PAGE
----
Sophie Alcorn Contributor
Sophie Alcorn is the founder of Alcorn Immigration Law in Silicon Valley and 2019 Global Law Experts Awards’ “Law Firm of the Year in California for Entrepreneur Immigration Services.” She connects people with the businesses and opportunities that expand their lives.
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Here’s another edition of “Dear Sophie,” the advice column that answers immigration-related questions about working at technology companies.
“Your questions are vital to the spread of knowledge that allows people all over the world to rise above borders and pursue their dreams,” says Sophie Alcorn, a Silicon Valley immigration attorney. “Whether you’re in people ops, a founder or seeking a job in Silicon Valley, I would love to answer your questions in my next column.”
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I am currently working in Seattle after relocating from Chile on an L-1B visa.
Can I change my L-1B visa to an H-1B with a different company? My understanding is that L visas are restricted to working only with the issuing company.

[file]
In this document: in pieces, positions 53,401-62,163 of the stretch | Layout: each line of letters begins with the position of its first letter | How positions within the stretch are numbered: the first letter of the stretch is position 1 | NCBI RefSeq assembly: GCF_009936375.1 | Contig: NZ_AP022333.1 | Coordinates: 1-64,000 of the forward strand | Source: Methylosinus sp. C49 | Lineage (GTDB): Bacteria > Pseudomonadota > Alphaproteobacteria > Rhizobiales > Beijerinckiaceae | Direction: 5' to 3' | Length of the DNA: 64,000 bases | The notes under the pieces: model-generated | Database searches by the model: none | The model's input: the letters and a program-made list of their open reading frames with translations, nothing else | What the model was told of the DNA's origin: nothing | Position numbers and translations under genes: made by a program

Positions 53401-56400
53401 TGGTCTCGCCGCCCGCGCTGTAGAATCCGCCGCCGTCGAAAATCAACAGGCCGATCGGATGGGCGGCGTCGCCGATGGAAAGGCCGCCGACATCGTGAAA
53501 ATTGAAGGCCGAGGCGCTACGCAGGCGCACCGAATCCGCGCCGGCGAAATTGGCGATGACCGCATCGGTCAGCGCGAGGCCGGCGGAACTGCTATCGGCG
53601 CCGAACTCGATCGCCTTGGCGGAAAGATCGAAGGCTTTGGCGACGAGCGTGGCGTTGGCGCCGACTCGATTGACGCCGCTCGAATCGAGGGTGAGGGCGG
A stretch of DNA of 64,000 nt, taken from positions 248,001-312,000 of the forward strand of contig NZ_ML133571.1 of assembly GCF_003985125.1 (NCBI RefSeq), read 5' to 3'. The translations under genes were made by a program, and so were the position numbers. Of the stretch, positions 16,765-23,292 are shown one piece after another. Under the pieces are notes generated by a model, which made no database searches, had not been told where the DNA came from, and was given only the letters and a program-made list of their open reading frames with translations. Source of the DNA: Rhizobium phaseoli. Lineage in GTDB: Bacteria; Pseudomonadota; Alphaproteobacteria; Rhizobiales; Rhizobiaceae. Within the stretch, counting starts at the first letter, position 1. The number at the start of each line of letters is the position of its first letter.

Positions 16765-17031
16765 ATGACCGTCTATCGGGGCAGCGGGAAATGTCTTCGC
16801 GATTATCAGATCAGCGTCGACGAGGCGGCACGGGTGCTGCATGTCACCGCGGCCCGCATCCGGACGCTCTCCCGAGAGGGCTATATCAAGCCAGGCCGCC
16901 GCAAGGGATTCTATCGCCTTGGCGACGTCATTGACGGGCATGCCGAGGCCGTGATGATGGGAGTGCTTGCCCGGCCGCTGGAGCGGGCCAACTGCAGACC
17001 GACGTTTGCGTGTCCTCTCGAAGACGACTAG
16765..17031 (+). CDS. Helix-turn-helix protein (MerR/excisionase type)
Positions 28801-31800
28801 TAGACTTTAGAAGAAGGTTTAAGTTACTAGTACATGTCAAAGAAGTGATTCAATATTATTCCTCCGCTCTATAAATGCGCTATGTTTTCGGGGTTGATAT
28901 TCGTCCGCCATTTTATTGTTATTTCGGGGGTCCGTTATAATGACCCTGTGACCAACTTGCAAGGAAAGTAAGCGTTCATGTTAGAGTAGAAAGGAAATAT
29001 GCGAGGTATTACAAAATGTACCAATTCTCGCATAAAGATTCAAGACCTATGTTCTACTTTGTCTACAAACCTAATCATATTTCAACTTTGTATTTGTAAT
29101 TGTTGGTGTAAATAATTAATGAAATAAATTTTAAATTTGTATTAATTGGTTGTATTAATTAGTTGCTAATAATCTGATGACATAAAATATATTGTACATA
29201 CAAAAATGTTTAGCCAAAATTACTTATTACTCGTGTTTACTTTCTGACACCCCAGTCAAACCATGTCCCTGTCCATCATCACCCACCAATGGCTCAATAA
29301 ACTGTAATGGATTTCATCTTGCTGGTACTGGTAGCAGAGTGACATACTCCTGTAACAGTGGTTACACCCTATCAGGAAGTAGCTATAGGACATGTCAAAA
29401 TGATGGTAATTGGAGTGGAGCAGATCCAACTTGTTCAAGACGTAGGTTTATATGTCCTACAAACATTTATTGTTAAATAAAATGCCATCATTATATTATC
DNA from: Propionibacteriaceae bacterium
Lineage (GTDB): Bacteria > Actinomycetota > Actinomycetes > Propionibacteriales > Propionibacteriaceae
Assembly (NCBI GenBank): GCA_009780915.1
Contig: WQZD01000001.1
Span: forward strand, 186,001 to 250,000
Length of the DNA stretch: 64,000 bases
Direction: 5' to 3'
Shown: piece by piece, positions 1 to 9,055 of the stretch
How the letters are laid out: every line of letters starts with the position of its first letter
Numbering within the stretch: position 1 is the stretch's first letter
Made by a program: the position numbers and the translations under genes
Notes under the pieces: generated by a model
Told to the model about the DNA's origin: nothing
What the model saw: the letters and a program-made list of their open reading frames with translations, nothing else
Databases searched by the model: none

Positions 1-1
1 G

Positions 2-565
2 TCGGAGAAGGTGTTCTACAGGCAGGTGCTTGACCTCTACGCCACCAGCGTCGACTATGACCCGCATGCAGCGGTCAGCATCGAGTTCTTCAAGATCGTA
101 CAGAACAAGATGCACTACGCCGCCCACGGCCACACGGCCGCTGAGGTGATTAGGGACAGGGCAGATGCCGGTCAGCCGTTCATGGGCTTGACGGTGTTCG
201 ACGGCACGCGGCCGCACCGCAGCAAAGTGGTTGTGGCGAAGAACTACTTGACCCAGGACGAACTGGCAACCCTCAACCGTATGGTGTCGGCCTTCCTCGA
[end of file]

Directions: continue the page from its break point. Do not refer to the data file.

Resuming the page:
— Charming Chilean
Congrats on taking the first step in seeking out new opportunities — and thanks for including me on your journey!
Yes, you are correct: L visas for intra-company transferees enable you to work only for the company that sponsored you for the visa.
All non-immigrant work visas, including the L-1B, require you to have a job offer and an employer sponsor, and your visa is tied to your job with that employer. The short answer to your question is: yes, you can take a new job with a different company that is willing to sponsor you for an H-1B specialty occupation visa or other work visas.
It’s great that you’re looking to make this change now, because filing fees for the H-1B and other work visas are soon to increase substantially. The U.S. Department of Homeland Security, which oversees U.S. Citizenship and Immigration Services (USCIS), has proposed raising the fees for the L-1, H-1B, and most other non-immigrant visas and green cards, as well as increasing the premium processing time from 15 calendar days to 15 business days.
Under the proposal, the registration fee for the H-1B lottery would increase to $215 from just $10, and the H-1B filing fee would increase to $780 from $460. DHS, which asserts that these increases are necessary to reduce processing times and eliminate backlogs, will accept public comments on the proposed rule through March 6, 2023, and I urge you to let DHS know how these changes might affect your ability to change jobs.